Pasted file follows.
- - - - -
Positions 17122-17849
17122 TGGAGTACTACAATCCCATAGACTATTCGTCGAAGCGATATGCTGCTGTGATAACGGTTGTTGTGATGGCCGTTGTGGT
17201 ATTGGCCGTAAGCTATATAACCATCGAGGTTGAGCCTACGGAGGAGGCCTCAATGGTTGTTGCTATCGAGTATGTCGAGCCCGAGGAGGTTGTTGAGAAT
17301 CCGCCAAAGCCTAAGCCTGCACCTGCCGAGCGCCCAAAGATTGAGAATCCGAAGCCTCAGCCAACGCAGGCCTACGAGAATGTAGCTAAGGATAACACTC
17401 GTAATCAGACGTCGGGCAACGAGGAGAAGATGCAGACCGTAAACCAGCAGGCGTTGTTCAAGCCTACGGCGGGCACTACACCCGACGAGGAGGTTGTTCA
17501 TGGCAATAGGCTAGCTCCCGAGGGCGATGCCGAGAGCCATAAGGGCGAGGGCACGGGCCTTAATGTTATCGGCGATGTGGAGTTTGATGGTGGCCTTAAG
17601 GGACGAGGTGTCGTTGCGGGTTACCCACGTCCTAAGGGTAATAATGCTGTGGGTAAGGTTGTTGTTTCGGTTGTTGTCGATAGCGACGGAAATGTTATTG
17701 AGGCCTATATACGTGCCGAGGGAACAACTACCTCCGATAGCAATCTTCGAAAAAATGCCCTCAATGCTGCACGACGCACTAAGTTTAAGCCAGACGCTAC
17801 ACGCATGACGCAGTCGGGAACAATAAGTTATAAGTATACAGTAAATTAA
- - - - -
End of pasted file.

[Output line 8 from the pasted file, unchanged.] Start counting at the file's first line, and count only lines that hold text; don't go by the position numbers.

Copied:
17701 AGGCCTATATACGTGCCGAGGGAACAACTACCTCCGATAGCAATCTTCGAAAAAATGCCCTCAATGCTGCACGACGCACTAAGTTTAAGCCAGACGCTAC